The Magic Faraway Tree Collection
Hodder Children’s, 2020
638pp., pbk., RRP $A19.99
Imagine being able to walk to the woods at the bottom of your garden where the leaves of the trees whisper to each other that you are there and find yourself at the bottom of a tree that has the most remarkable inhabitants like Moonface, Silky and Dame Washalot living in its branches and a revolving world of magical lands at its top, high in the clouds. That is what Joe, Beth and Frannie (PC’ed from the original Fanny) discover when they move to the countryside and discover that their new house lies next to the Enchanted Wood! And in that wood stands the Magic Faraway Tree where they have so many amazing encounters and adventures.
This collection comprising all three books in the series – The Enchanted Wood, The Magic Faraway Tree and The Folk of the Faraway Tree – is now, once again, on offer to parents, teachers and independent readers to share. Over my 50+ years in teaching, I’ve lost count of how many children I have shared this magic with. Apart from transporting the children to new worlds of imagination and wonderment, it was my go-to read-aloud when they were ready for a serial that had continuous characters and settings so they were familiar with the background, but still needed a complete story within each session.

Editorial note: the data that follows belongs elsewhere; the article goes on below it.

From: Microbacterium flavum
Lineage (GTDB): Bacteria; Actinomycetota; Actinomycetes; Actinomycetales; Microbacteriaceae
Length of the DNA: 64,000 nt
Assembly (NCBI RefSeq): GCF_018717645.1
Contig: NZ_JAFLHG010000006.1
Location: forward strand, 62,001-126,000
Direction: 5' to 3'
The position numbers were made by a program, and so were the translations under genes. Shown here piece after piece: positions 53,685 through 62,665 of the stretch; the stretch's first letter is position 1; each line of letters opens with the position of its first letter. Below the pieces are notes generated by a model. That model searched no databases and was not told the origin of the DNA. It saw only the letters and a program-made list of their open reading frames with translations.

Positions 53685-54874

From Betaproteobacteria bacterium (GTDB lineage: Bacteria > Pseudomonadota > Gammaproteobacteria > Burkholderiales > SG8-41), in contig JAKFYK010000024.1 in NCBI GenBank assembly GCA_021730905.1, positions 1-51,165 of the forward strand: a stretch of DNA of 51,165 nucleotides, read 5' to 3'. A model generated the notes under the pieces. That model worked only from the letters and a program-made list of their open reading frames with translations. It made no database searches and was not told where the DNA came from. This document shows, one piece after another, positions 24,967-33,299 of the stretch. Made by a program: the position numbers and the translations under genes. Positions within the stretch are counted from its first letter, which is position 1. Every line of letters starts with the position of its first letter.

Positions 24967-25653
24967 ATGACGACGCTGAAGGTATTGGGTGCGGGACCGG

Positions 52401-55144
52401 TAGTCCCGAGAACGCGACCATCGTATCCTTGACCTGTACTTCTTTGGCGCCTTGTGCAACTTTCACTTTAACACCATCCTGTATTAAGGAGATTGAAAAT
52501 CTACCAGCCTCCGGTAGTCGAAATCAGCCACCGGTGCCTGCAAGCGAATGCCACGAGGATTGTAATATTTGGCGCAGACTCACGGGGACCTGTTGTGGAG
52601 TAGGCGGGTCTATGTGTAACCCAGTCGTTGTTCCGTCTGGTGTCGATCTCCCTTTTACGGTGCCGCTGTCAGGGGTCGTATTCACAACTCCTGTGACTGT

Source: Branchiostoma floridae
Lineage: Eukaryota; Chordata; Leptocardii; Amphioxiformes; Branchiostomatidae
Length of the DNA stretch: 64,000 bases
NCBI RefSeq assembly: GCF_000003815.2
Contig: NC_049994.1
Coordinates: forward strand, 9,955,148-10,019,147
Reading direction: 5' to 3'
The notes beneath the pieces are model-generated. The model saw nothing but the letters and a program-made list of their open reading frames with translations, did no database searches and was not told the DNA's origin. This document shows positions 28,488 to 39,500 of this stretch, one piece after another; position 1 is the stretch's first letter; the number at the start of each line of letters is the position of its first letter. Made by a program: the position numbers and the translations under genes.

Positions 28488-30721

There is a reason that Blyton’s stories (over 700 books and about 2,000 short stories) have not dated and have sold over 500 million copies and have been translated into other languages more often than any other children’s author and remain in print more than 50 years after her death. Apart from being childhood favourites of previous generations and thus handed down through families like fairytales, her imagination gave her readers the wings to fly away from whatever circumstances they were in to a world where anything was possible, anything could happen and usually did. In series like The Magic Faraway Tree, The Famous Five, The Secret Seven, Malory Towers and Noddy, there were no everyday constraints on the characters and they could become heroes in the most mundane of circumstances, resonating with the audience in ways many authors have envied and tried to emulate since.
Visiting a new world every read, this is truly a perfect collection for this year’s CBCA Book Week theme of Old Worlds, New Worlds, Other Worlds and because my own grandchildren have had this series on their bookshelves for many years, I know just which family needs this copy to start their tradition.